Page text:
By Pooja / Spinebreakers Crew
Set in 1960’s Mississippi ‘The Help’ is both a saddening yet funny story of the relationships between black workers, in particular maids, and their white employers. Whilst the author confronts the very real racial issue in the southern states of America, she also captures the daily aspects of working women and the variety of situations they are faced with. Despite the fact the book is largely centred on females, I believe it really can be enjoyed by all.
Stockett delivers an already heavily explored central theme in a surprising writing style. Although the multiple narrative form echoes books such as ‘Small Island’, her lexis and phonetic representation of speech gives each character authenticity and a depth of personality beyond the words on the page. The tone of each is distinctly unique and as a reader you develop a deep sense of empathy with the characters. As such, you should not be surprised to find the book has been consumed in the short space of a few days, but rather disappointed in the wish that the book had carried on that little bit longer.
Although you may probably have deduced that I greatly enjoyed the book, I feel it would have benefitted from a voice that was pro segregation. Maybe a controversial idea, but using a character such as Miss Hilly for example, would highlight the complexity of these relations, when racism was integral to their upbringing as a white child under the influence of a society that only dealt in binary opposites.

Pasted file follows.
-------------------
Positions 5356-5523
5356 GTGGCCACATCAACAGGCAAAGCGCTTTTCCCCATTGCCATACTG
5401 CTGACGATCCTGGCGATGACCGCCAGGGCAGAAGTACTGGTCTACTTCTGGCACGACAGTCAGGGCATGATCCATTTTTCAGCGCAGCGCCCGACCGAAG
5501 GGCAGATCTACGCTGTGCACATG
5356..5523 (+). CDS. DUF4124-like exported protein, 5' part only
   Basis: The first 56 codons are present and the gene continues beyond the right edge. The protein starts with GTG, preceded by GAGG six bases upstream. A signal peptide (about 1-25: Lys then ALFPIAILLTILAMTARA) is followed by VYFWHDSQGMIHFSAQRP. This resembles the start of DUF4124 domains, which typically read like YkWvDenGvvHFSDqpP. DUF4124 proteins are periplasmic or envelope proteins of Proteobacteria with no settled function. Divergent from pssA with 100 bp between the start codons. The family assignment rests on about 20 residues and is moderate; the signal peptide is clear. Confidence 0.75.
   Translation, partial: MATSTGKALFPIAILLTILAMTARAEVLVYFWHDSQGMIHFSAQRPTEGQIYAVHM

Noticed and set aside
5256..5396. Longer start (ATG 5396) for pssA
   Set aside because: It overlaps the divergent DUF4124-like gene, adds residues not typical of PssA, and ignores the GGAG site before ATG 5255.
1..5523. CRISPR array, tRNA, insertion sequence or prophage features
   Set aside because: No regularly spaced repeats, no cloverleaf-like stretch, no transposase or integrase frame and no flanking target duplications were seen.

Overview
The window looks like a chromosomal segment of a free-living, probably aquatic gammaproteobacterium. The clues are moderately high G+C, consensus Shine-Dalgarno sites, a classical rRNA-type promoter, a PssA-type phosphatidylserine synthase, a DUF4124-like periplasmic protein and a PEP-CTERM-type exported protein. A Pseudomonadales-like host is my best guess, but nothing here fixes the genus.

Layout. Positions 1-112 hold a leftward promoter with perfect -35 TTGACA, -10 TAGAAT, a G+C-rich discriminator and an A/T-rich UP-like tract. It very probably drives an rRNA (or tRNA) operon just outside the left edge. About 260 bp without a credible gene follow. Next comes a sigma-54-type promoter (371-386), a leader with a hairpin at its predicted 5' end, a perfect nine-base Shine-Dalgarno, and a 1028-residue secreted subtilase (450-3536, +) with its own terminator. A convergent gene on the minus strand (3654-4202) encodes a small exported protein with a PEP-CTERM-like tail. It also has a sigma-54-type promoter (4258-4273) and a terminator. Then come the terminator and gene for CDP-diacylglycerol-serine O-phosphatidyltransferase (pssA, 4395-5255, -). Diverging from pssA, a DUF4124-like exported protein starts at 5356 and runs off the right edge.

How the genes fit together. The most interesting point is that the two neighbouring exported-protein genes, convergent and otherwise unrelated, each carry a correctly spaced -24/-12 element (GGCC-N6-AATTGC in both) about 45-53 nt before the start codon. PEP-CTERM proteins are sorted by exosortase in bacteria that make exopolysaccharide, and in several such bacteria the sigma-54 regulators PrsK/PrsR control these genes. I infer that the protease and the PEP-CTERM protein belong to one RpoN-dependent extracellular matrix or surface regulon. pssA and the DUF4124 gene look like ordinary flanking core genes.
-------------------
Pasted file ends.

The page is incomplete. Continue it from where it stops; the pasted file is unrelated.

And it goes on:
However, the book as it is has a gripping plot, that not only captures interest, but creates a distinct setting that draws the reader into this time to further their understanding. Stockett incorporates a diverse range of events and themes that can shock you, make you laugh and even cry at the expression of such longing. She really does capture the feeling of the intense love and dislike shared by the maids and the families they work for.
‘The Help’ is an awakening to the reader. Not only can one realise the progression of people and be grateful for the struggles that allow us to live in a largely accepting era, it serves as a reminder that ill feeling between races has not been eradicated from the world. Furthermore, though racism is a reoccurring theme, Stockett is clear to illustrate humanity is the undeniable quality that connects us all.
“We are just people. Not that much separates us. Not nearly as much as I’d thought.”